FIG. 4 illustrates another example airfoil component 10′ that is similar to the airfoil component 10 in the above examples but includes a duplex sheath 126. In this example, the duplex sheath 126 includes the sheath 26 (or 26′) of the previous examples in combination with an inner layer 46 (i.e., a duplex layer) between the sheath 26 and the leading edge 12. The duplex sheath 126 provides an additional measure of erosion protection by utilizing two layers. For example, the inner layer 46 is a nickel alloy, a nickel alloy having cobalt, copper, a copper alloy, an iron alloy, or steel. The inner layer 46 further protects the leading edge 12 from erosion in the event that a portion of the sheath 26 erodes away to expose the inner layer 46. The distinct color of the copper or the copper alloy may provide an additional benefit by functioning as a visual indicator that a portion of the sheath 26 has eroded away.

FIG. 5 illustrates an example method 56 for manufacturing the sheath 26, 26′, 126. In this example, the method 56 includes a step 58 of establishing an electro-forming solution having cobalt and phosphorus. The electro-forming solution is used at step 60 to electro-form the sheath 26, 26′, 126.

In one example, the electro-forming solution includes a bath having about 180-210 grams per liter of cobalt chloride, from about 0.05 to about 2.0 grams per liter of cobalt carbonate, from about 45 to about 55 grams per liter of ortho-phosphoric acid, and from about 5.0 to about 15 grams per liter of phosphorus acid. Optionally, if the sheath 26, 26′, 126 is to include particulate forms of the hardening modifiers 42, a selected volume of the particulates is added to the electro-forming solution. For example, between about 5 and 30 volume % of the particulates are added to the electro-forming solution and agitated during the electro-forming step 60 to evenly distribute the particulates through the sheath 26, 26′, 126 during formation thereof.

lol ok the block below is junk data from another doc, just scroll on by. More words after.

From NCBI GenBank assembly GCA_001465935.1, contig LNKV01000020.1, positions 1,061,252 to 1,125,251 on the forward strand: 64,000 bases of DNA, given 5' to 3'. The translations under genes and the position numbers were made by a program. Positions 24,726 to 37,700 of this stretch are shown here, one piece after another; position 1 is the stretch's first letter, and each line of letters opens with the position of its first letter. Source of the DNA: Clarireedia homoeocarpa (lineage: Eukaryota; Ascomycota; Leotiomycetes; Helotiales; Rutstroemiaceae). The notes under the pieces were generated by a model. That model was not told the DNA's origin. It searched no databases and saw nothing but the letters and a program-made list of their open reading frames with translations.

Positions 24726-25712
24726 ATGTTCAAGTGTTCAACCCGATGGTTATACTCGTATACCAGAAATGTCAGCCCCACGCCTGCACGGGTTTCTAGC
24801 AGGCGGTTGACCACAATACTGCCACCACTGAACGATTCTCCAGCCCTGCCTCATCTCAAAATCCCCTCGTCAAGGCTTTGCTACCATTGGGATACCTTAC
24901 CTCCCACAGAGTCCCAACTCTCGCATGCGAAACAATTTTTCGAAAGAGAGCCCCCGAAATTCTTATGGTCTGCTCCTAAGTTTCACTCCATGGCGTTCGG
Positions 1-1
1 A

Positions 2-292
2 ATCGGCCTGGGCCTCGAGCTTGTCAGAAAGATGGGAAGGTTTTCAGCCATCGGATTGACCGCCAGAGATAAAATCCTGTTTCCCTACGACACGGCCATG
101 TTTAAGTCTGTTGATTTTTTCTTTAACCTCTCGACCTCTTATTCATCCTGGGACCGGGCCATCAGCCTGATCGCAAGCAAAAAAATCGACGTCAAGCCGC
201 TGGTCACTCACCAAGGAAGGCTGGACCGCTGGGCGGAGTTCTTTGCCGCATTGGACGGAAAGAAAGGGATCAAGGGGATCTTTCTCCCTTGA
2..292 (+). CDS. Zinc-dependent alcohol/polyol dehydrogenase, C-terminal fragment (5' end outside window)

Optionally, the electro-forming solution may include other substances to modify the resultant sheath 26, 26′, 126, such as organic brightening agents, (e.g., ortho-formylbenzene sulphonic acid, naphthalene tri-sulphonic acid, saccharin, or other known modifiers). Incorporation of these agents may serve to increase the hardness of the sheath 26, 26′, 126 or modify the microstructure of the sheath 26, 26′, 126 as is generally known in electro-forming.

The sheath 26, 26′, 126 formed at the electro-forming step 60 may be formed directly onto the airfoil component 10, 10′ or onto a mandrel that is later removed. For example, the mandrel may be formed from titanium, stainless steel, or nickel. Additionally, after electro-formation, the sheath 26, 26′, 126 may be machined for smoothness and/or to smooth and contour the cavity 32 for a tight fit with the leading edge 12. In one example, the sheath 26, 26′, 126 is formed with particulates according to parameters disclosed in co-pending application Ser. No. 11/653,525, filed Jan. 16, 2007.